History of China
The Art of War Sun Tsu Full Documentary. (Educational)
The Art of War is an ancient Chinese military treatise that is attributed to Sun Tzu (also referred to as “Sunzi” and “Sun Wu”), a high ranking military general and strategist during the late Spring and Autumn period (some scholars believe that the Art of War was not completed until the subsequent Warring States period. Composed of 13 chapters, each of which is devoted to one aspect of warfare, it is said to be the definitive work on military strategies and tactics of its time, and is still read for its military insights.
The Art of War is one of the oldest and most successful books on military strategy in the world. It has been the most famous and influential of China’s Seven Military Classics: “for the last two thousand years it remained the most important military treatise in Asia, where even the common people knew it by name.It has had an influence on Eastern military thinking, business tactics, and beyond.
Sun Tzu emphasized the importance of positioning in military strategy, and that the decision to position an army must be based on both objective conditions in the physical environment and the subjective beliefs of other, competitive actors in that environment. He thought that strategy was not planning in the sense of working through an established list, but rather that it requires quick and appropriate responses to changing conditions. Planning works in a controlled environment, but in a changing environment, competing plans collide, creating unexpected situations.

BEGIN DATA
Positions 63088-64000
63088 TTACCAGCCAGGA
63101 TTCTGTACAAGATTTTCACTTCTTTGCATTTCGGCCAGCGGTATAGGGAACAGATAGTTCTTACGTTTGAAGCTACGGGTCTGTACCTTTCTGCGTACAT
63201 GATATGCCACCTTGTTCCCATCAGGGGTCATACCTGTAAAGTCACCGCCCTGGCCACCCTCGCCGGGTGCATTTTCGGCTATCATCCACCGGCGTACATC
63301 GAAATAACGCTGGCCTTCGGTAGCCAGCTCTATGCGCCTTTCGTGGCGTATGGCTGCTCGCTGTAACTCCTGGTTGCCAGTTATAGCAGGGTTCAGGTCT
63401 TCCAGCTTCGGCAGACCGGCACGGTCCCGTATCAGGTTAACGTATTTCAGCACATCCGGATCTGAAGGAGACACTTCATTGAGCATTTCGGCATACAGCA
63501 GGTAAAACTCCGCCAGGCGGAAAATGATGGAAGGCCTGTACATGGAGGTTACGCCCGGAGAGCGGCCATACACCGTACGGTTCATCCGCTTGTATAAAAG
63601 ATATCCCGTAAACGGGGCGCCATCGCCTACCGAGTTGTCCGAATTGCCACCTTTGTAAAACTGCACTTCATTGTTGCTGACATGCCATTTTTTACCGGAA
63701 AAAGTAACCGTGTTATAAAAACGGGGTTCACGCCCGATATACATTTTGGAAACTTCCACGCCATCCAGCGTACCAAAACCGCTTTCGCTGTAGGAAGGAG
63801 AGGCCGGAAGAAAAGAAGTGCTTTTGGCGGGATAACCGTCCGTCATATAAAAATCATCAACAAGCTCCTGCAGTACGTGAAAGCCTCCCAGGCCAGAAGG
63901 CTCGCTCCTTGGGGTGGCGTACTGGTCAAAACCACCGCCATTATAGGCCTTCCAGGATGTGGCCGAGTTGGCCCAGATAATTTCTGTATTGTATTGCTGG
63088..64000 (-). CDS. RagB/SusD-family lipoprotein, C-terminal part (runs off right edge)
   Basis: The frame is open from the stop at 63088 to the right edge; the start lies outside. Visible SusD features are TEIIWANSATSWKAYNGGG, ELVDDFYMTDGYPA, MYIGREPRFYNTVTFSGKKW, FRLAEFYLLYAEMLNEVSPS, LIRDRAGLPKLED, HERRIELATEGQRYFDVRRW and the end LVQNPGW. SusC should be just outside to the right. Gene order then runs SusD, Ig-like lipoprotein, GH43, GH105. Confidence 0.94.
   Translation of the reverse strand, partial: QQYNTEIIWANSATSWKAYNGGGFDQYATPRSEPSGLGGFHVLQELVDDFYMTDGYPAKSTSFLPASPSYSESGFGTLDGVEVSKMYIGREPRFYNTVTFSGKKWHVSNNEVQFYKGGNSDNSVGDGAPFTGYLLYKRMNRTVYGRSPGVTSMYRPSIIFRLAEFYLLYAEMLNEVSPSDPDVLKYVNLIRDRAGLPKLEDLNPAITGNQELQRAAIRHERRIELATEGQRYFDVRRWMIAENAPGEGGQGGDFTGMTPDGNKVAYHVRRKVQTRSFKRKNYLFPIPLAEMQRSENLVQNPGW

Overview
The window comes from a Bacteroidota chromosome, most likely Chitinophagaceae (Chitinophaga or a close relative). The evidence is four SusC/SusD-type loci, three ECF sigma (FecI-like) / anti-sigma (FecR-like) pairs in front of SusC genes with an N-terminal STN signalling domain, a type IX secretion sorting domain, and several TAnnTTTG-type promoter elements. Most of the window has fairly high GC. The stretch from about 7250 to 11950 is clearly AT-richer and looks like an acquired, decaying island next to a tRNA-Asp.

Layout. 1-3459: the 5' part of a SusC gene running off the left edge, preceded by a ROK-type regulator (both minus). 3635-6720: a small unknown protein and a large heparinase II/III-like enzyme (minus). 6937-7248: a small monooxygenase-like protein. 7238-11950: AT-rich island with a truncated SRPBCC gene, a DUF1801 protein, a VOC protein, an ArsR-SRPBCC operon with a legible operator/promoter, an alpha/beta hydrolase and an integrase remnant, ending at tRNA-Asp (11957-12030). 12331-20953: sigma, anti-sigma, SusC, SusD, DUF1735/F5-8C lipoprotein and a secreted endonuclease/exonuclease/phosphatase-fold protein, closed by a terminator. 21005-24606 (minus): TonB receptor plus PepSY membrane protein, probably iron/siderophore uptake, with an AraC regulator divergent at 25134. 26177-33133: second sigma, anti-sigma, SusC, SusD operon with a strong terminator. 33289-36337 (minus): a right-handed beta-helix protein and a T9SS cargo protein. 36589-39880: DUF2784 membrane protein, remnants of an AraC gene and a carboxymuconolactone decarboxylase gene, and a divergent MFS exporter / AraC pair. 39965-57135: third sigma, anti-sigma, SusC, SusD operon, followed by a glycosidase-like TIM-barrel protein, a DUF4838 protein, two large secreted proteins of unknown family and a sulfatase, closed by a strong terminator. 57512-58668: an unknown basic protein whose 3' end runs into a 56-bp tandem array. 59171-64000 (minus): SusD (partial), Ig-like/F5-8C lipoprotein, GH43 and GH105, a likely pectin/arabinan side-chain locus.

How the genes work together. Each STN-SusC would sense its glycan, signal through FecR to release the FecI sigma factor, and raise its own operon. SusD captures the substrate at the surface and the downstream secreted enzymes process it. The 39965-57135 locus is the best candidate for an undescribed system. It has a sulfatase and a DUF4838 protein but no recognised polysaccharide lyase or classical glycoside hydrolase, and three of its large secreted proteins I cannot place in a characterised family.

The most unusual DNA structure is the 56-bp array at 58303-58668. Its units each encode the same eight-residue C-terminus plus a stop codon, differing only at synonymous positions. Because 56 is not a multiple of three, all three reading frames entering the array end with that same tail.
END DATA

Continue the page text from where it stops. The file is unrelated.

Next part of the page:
Chinese civilization originated in various regional centers along both the Yellow River and the Yangtze River valleys in the Neolithic era, but the Yellow River is said to be the cradle of Chinese civilization. With thousands of years of continuous history, China is one of the world’s oldest civilizations. The written history of China can be found as early as the Shang Dynasty (c. 1700–1046 BC), although ancient historical texts such as the Records of the Grand Historian (ca. 100 BC) and Bamboo Annals assert the existence of a Xia Dynasty before the Shang. Much of Chinese culture, literature and philosophy further developed during the Zhou Dynasty (1045–256 BC).
The Zhou Dynasty began to bow to external and internal pressures in the 8th century BC, and the kingdom eventually broke apart into smaller states, beginning in the Spring and Autumn Period and reaching full expression in the Warring States period. This is one of multiple periods of failed statehood in Chinese history (the most recent of which was the Chinese Civil War).
In between eras of multiple kingdoms and warlordism, Chinese dynasties have ruled all of China (minus Xinjiang and Tibet) (and, in some eras, including the present, they have controlled Xinjiang and/or Tibet as well). This practice began with the Qin Dynasty: in 221 BC, Qin Shi Huang united the various warring kingdoms and created the first Chinese empire. Successive dynasties in Chinese history developed bureaucratic systems that enabled the Emperor of China to directly control vast territories.
The conventional view of Chinese history is that of alternating periods of political unity and disunity, with China occasionally being dominated by stepp peoples, most of whom were in turn assimilated into the Han Chinese population. Cultural and political influences from many parts of Asia, carried by successive waves of immigration, expansion, and cultural assimilation, are part of the modern culture of China.